Contributors to this thread:
Hunting above a grizzly
I submitted a post on a thread about solo hunting in Grizzly country thread , which I found when I came to this site to post this thread. The deal is that I found a water hole this last year that shows great promise for getting an elk withing the first couple days of hunting it. I is also a spot that shows great promise of shooting a bear in the first couple days of sitting it. The bad news is that it also shows that it is a great hangout for a very nice sized grizzly that seems to visit the site very regularly. I haven't normally carried a sidearm in the past and have even got complacent in carrying my bear spray. I usually hunt solo and after seeing pictures of this bear on a wallow below my stand I am wondering what things I can do to deter bears of all kinds from coming into the area while I am cutting quarters off the carcass. I put a getto blaster in the car last year just in case thinking if I had the radio blaring after the kill maybe it would spook bears but I have also seen the curious side of bears and wonder if it would attract them. I was very hesitant on hunting that stand after I saw a picture of that grizz and the frequency it was visiting the wallow.
So, is there any other ideas that you all might be able to give on keeping bears (of all types) at bay while quartering an elk, ....alone. I am not the quickest at quartering an elk alone because I tend to try and keep the meat pristine, but my plan last year was to quarter, hide on just to get the thing apart fast and moved quickly.
I was thinking of having a chainsaw winch in the car to grab and pull the whole carcass a couple hundred yards from the wallow before even starting the cutting but that would leave a blood trail from the wallow to me.
Your smartest move would be to have a friend who could come help when you’re getting your elk worked to stand guard.
I’d recommend also having a cordless sawsall with a long wood blade for dismemberment of the elk.
Here is the bear I'm worried about.
Me at 11:22 am Black bear at 12:04 pm same day
I don't think they care if I am there or not.
If you lung shoot him he should run about 80 or 100 yds from the water. Especially with an over the top 1.5" mechanical that thumps a bit when the blades open. Good luck and carry a gun and pack the meat aways away from the remaining carcass ASAP. Go gutless method taking off qtrs, back straps, neck, ribs and finally tender loins (and heart liver if you want as the last load. This will minimize carcass odor vs having a gut pile by the carcass first thing. But it will still smell!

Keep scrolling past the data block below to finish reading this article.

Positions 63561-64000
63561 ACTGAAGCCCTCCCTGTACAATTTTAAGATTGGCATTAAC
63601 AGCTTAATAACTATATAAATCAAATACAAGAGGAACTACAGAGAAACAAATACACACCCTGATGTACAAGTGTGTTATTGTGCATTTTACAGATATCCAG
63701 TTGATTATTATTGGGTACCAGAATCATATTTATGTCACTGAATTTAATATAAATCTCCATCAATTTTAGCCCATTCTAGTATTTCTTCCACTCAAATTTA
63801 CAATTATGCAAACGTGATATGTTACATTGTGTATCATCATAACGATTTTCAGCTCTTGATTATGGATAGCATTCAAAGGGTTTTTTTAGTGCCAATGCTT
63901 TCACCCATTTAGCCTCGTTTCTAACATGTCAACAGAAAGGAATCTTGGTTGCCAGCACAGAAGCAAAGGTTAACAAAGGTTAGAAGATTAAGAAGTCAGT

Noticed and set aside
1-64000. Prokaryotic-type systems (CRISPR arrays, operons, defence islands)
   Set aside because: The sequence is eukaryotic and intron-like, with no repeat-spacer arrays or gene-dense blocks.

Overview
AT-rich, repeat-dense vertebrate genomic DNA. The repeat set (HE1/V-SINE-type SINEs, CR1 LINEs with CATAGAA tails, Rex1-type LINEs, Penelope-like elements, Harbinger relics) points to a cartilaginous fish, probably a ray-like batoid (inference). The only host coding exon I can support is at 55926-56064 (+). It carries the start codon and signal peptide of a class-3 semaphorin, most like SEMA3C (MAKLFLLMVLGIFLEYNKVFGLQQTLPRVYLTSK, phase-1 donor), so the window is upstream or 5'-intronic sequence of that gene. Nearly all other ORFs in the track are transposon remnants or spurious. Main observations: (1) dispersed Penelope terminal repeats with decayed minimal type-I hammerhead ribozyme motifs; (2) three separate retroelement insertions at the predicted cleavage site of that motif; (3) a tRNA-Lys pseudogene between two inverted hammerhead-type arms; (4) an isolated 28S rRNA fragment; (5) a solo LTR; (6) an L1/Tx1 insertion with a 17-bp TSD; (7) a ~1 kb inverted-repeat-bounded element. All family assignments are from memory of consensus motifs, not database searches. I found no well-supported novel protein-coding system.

What would be the best option for bear deterrent if a friend stood guard. Home defense 12 gauge with slugs or a 44 magnum. And is a radio to simulate people a viable option
Nice looking bear. I would be sure to have a rubber blunt in the stand in case I see it ;)
Whatever your friend is most comfortable with is what I would use as a deterrent.
flyby, since the grizzly doesn't seem to care if you're there or not, there aren't that many options I can think of. Bears where I hunt act similar without much fear of man.
You can sure try the radio thing or your chainsaw winch. I guess if it were me, I'd sure try to get reinforcements there. If you're keeping your spot a secret, then gutless method and haul the quarters away. It looks thick there like some of the places I hunt, so the return trips will potentially be a challenge.
Hunt it. There's no way I'd not hunt a particular place because of a bear. Just remain as vigilant as possible. I shot a bull once in open country with a griz a hundred yards away. He died on a brushy hillside and there was no way I was breaking him down myself with that bear in the tiny basinf. Within four hours I had friends on the scene. Elk meat was just fine. Just remain as vigilant as possible.
Good luck and lets see pics of your bull this fall. Ron
Pretty Bear! If you’re carrying a pistol go with a 10mm or 45 auto. Revolvers only have a few shots.